Robin Shanor was nervous before the race. Not about her favorite NASCAR driver, Kyle Busch, though she probably got edgy when Busch made a late push before finishing third.
It was instead Shanor’s maiden voyage into the teeth of a major event since a pandemic pushed the world’s pause button. Her first leap into a pool that wasn’t totally filled with sanitizer.
“I’m feeling better about it than I thought I would,” she said.
Shanor is a 15-year season ticket holder at Las Vegas Motor Speedway, which on Sunday drew the largest crowd to watch a live sporting event in Southern Nevada since we first learned COVID-19 wasn’t radio call letters.
It’s not wrong to portray the Pennzoil 400 as somewhat bittersweet. The fact that 10,000 fans were allowed in the grandstands and another 2,500 in suites was an obvious step forward.
It should have been more.
Not all venues equal
Safety? I’m all for it. I haven’t lived with the female version of Mr. Clean the past year and not grown an appreciation for being overly cautious when it comes to protocols.
But as the world was educated the past 12 months in regard to protecting ourselves, so, too, must knowledge and common sense lead us back to whatever level of normal we might create.
And that includes how we welcome fans back to sporting events.
For this, Gov. Steve Sisolak approved up to 20 percent capacity to start, but the Southern Nevada Health District countered with 15 percent. The problem is that not all venues are equal in scope. Also, some are outside as opposed to inside, a distinction Sisolak should have made before announcing the portion of fans to be allowed.
The grandstand at the speedway stretches three-quarters of a mile and can draw 80,000 at capacity. T-Mobile Arena, home to the Golden Knights, announces sellouts at about 18,000. It’s a hockey puck to 850 horsepower in difference.
I know. The political side of things. But there were more than 20,000 at the Super Bowl in Tampa, Florida, and more than 30,000 at the Daytona 500. To this point, neither proved to be superspreader events in weeks that followed.
At two large outside events.
“We are thrilled to have racetrack fans back,” LVMS president Chris Powell said. “We had to turn people away, and I just don’t feel as though the people making decisions are familiar with the footprint of our facility and how huge it is. We just need to hope the vaccine takes hold and we’re able to have a full grandstand for our September (race). That’s my goal.”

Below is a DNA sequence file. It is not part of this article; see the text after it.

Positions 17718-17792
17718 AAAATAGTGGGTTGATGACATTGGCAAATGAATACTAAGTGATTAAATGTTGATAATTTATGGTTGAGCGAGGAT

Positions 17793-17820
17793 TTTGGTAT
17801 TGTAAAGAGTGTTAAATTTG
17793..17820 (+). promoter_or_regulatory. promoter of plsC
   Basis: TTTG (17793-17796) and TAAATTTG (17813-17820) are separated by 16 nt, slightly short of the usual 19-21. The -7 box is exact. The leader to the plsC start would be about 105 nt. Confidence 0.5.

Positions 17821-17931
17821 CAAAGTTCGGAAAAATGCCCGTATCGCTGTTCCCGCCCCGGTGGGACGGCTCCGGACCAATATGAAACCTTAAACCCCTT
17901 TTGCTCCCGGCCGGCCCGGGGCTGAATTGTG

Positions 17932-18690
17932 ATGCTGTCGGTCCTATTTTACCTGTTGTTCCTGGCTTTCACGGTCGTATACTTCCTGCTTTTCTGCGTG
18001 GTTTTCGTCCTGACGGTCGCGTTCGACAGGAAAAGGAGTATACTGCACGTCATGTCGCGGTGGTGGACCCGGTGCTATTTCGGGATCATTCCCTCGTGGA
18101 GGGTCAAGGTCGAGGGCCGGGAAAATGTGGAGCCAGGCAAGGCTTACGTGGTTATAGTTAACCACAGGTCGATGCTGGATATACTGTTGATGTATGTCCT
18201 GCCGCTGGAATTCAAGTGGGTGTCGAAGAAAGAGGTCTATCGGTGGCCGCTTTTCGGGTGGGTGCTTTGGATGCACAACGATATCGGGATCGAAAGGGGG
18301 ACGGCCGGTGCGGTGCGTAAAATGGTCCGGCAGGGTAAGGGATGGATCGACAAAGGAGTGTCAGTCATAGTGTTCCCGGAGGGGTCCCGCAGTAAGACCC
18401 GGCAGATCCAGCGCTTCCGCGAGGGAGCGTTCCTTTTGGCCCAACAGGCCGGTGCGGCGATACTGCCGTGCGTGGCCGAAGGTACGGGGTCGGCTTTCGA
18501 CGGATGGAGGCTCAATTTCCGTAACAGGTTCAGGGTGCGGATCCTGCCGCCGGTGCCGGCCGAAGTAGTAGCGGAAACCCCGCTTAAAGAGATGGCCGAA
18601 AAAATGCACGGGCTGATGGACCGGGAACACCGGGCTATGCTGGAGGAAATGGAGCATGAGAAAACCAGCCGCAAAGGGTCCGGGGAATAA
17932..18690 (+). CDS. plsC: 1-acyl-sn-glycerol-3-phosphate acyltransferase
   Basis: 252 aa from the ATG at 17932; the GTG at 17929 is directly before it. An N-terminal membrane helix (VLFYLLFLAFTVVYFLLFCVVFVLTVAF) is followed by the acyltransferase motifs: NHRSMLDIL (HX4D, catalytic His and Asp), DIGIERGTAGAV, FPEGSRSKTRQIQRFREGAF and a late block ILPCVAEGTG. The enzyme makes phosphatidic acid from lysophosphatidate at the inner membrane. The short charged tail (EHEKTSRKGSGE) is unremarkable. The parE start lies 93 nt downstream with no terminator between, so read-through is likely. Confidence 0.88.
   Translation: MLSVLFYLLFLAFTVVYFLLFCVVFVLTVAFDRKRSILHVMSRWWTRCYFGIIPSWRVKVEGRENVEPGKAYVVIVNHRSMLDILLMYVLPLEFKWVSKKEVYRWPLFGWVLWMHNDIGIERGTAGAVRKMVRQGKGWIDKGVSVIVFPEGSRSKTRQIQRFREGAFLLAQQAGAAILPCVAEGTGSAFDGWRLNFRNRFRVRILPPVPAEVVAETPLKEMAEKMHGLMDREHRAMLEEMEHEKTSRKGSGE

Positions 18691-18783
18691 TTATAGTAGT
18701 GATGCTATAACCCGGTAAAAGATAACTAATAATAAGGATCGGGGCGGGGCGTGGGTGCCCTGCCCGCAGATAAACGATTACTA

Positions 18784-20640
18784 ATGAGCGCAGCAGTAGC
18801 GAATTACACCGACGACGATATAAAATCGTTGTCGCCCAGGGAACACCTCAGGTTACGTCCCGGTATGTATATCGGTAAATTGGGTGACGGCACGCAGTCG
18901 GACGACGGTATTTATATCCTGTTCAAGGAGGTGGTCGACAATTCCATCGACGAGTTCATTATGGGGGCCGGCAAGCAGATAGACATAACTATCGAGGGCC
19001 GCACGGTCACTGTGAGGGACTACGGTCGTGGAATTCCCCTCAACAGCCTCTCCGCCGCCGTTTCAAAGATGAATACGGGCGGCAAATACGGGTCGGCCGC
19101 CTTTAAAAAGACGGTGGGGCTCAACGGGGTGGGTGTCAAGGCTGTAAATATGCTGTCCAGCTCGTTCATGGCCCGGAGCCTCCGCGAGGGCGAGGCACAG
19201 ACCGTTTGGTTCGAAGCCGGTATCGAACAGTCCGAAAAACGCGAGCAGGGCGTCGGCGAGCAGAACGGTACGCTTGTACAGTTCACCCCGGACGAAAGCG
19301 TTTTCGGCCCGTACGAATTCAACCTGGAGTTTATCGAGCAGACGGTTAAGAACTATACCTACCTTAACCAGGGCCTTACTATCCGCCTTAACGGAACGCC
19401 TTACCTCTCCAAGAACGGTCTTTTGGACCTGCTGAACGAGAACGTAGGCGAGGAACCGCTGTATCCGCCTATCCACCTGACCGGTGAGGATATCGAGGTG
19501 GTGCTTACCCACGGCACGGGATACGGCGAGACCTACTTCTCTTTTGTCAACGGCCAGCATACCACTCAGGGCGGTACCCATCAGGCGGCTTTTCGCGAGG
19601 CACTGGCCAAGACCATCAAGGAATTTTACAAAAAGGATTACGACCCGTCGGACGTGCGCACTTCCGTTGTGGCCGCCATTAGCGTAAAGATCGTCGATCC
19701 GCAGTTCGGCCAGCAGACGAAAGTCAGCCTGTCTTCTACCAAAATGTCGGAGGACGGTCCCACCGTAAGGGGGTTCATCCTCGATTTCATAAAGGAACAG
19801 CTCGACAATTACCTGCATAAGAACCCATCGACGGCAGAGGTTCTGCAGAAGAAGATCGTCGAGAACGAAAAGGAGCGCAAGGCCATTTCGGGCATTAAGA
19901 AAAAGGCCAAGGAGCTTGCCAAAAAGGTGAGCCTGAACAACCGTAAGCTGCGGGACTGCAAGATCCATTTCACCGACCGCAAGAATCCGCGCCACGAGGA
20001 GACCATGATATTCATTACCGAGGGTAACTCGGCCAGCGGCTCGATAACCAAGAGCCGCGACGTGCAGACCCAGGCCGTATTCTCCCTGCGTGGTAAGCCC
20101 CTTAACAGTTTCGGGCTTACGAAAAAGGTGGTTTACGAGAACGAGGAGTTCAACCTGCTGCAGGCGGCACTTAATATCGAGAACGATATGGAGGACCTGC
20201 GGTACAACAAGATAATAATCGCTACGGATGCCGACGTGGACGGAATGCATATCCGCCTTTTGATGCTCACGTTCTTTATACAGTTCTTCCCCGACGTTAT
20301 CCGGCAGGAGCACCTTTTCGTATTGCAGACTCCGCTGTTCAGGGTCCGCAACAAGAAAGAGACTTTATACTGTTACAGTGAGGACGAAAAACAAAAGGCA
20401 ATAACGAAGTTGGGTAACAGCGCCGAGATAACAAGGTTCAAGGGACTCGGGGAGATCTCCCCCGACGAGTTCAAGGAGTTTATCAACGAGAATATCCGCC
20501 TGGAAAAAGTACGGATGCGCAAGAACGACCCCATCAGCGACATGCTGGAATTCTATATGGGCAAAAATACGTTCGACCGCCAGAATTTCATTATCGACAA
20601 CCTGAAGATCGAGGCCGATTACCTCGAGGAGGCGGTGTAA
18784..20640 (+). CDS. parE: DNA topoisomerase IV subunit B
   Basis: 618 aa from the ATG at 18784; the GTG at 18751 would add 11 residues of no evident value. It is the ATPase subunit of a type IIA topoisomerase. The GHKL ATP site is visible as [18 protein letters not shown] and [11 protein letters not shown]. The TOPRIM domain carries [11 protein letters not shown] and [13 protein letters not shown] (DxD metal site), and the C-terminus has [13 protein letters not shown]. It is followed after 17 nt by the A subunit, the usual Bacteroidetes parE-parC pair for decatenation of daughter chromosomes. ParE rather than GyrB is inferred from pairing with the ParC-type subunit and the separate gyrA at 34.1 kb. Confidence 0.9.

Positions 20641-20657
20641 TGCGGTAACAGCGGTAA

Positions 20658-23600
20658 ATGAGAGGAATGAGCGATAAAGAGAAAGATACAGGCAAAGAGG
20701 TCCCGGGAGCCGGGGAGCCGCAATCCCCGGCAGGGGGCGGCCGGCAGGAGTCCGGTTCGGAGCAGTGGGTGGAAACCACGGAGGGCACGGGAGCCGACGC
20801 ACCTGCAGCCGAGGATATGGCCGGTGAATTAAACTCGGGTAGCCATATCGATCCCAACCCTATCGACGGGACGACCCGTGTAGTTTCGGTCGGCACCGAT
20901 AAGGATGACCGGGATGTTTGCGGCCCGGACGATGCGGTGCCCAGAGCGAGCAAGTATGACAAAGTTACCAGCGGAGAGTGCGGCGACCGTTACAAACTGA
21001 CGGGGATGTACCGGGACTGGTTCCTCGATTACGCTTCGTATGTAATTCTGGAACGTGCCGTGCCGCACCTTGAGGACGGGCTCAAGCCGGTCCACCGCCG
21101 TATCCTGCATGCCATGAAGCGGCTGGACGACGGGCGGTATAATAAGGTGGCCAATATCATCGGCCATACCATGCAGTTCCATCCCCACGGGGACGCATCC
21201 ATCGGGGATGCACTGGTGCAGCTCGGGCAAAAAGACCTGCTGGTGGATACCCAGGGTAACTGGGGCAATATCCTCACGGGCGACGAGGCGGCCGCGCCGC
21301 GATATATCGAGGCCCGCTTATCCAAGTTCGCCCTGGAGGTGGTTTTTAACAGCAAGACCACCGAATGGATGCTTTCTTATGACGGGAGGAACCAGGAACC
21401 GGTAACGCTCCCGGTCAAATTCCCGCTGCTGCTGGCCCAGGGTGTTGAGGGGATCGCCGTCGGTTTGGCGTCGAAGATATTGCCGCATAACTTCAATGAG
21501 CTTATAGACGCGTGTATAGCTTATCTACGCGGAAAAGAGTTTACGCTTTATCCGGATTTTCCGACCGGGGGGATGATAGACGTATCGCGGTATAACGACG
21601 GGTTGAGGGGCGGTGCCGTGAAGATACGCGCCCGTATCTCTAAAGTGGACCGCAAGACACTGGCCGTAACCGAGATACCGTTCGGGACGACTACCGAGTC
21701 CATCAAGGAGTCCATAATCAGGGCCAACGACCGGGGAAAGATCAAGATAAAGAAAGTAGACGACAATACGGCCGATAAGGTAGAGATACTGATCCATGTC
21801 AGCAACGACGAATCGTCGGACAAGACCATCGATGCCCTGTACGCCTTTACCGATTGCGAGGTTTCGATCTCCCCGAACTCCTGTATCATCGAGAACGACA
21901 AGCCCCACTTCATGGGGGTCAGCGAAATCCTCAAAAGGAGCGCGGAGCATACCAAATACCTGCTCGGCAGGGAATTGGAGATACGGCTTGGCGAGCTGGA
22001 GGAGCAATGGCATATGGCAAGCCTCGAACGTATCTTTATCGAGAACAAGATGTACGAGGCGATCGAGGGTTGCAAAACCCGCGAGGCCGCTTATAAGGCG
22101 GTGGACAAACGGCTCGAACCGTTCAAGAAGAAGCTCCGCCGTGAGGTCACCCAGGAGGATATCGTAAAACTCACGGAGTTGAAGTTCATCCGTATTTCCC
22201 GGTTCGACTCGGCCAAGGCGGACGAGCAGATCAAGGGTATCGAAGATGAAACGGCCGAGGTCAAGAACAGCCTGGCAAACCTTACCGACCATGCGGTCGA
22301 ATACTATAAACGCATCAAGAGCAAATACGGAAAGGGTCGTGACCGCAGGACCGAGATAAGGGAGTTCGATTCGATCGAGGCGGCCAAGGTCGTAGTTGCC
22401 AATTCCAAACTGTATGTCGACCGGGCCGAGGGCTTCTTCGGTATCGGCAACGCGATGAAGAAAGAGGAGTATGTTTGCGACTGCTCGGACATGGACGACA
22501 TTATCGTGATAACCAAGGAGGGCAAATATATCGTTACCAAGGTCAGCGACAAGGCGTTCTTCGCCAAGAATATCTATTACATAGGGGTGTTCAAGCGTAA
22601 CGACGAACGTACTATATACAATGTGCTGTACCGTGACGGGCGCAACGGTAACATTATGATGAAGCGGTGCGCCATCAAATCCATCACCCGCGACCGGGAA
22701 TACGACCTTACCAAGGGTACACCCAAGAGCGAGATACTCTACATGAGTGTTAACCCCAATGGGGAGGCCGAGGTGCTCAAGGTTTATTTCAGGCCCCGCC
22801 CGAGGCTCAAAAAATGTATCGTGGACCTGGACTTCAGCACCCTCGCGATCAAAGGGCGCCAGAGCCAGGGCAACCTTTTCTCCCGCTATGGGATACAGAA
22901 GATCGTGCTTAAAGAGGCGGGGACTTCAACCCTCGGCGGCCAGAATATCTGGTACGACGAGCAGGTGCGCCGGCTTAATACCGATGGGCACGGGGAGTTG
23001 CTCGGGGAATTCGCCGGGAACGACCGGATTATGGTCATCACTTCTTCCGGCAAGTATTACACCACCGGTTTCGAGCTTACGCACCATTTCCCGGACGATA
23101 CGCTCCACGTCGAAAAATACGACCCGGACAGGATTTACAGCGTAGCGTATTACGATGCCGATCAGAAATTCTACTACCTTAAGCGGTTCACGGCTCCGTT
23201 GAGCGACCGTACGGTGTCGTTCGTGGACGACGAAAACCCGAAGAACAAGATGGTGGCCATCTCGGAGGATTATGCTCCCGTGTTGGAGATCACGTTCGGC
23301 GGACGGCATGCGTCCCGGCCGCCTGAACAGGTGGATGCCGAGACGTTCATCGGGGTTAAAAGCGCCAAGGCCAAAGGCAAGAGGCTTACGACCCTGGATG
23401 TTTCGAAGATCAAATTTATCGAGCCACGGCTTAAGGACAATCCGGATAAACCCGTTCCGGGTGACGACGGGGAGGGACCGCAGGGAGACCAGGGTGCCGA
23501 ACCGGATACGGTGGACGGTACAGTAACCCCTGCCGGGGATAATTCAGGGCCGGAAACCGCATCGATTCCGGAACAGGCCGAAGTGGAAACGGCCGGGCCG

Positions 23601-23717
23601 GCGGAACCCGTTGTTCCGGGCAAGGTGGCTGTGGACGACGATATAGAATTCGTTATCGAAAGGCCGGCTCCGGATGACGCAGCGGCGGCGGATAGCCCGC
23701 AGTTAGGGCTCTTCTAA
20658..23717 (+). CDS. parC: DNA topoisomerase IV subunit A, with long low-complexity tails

It’s simple math. More bodies in the stands means more money for the speedway. And, indirectly, more commerce for Las Vegas as visitors arrive for race weekend. So there is obviously a self-serving facet to this.
But that doesn’t mean limiting the race to that 15 percent threshold was the right call. It wasn’t.
Fans enjoy day
It was apparent, though, how much those who attended Sunday enjoyed the experience. NASCAR fans can be fairly stubborn sorts when it comes to civil liberties — my guess is most didn’t oppose states such as Texas and Mississippi lifting COVID-19 restrictions — but masks and social distancing edicts were dutifully followed on a day in which Kyle Larson reached Victory Lane in the No. 5 Chevrolet.
“It was exciting having (fans) back,” said Busch, who had his highest finish of the young season. “It’s what our sport is built on. Obviously, having fans around has been significant to us for years, so it is pretty cool to see.
“Hopefully, more communities or governments will allow fan access, and we can continue to build on that more and more and continue to do it safely so we can all enjoy a little bit more of normalcy again.”
Hopefully, each case moving forward is judged on its own merit.
Or, better yet, size of venue.
Ed Graney is a Sigma Delta Chi Award winner for sports column writing and can be reached at firstname.lastname@example.org or 702-383-4618. He can be heard on “The Press Box,” ESPN Radio 100.9 FM and 1100 AM, from 7 a.m. to 10 a.m. Monday through Friday. Follow @edgraney on Twitter.